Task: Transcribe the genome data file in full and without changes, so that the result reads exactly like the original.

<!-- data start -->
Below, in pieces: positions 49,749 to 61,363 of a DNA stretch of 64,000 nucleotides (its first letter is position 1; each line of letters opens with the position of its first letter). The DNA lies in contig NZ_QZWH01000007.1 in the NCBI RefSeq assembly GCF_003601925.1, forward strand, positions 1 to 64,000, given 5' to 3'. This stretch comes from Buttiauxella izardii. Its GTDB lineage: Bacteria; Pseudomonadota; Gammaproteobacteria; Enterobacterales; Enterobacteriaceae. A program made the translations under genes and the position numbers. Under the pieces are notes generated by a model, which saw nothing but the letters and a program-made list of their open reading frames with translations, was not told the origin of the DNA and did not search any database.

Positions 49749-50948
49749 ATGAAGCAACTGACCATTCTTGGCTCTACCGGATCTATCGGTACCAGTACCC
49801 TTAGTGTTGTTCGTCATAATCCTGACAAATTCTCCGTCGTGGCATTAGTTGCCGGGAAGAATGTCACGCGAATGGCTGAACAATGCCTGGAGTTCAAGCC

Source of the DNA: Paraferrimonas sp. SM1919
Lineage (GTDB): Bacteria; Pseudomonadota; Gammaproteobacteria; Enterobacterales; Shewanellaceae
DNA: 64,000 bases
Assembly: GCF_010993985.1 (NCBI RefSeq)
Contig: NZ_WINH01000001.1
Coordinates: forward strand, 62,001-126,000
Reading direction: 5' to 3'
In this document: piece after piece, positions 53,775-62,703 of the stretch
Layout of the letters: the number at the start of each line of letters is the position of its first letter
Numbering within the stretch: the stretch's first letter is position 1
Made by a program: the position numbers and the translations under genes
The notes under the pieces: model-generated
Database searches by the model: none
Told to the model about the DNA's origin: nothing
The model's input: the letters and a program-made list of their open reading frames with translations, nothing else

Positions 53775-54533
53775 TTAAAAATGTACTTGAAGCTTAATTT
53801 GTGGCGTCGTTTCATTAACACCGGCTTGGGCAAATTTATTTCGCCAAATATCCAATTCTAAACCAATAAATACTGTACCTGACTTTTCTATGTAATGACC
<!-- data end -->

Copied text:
Below, in pieces: positions 49,749 to 61,363 of a DNA stretch of 64,000 nucleotides (its first letter is position 1; each line of letters opens with the position of its first letter). The DNA lies in contig NZ_QZWH01000007.1 in the NCBI RefSeq assembly GCF_003601925.1, forward strand, positions 1 to 64,000, given 5' to 3'. This stretch comes from Buttiauxella izardii. Its GTDB lineage: Bacteria; Pseudomonadota; Gammaproteobacteria; Enterobacterales; Enterobacteriaceae. A program made the translations under genes and the position numbers. Under the pieces are notes generated by a model, which saw nothing but the letters and a program-made list of their open reading frames with translations, was not told the origin of the DNA and did not search any database.

Positions 49749-50948
49749 ATGAAGCAACTGACCATTCTTGGCTCTACCGGATCTATCGGTACCAGTACCC
49801 TTAGTGTTGTTCGTCATAATCCTGACAAATTCTCCGTCGTGGCATTAGTTGCCGGGAAGAATGTCACGCGAATGGCTGAACAATGCCTGGAGTTCAAGCC

Source of the DNA: Paraferrimonas sp. SM1919
Lineage (GTDB): Bacteria; Pseudomonadota; Gammaproteobacteria; Enterobacterales; Shewanellaceae
DNA: 64,000 bases
Assembly: GCF_010993985.1 (NCBI RefSeq)
Contig: NZ_WINH01000001.1
Coordinates: forward strand, 62,001-126,000
Reading direction: 5' to 3'
In this document: piece after piece, positions 53,775-62,703 of the stretch
Layout of the letters: the number at the start of each line of letters is the position of its first letter
Numbering within the stretch: the stretch's first letter is position 1
Made by a program: the position numbers and the translations under genes
The notes under the pieces: model-generated
Database searches by the model: none
Told to the model about the DNA's origin: nothing
The model's input: the letters and a program-made list of their open reading frames with translations, nothing else

Positions 53775-54533
53775 TTAAAAATGTACTTGAAGCTTAATTT
53801 GTGGCGTCGTTTCATTAACACCGGCTTGGGCAAATTTATTTCGCCAAATATCCAATTCTAAACCAATAAATACTGTACCTGACTTTTCTATGTAATGACC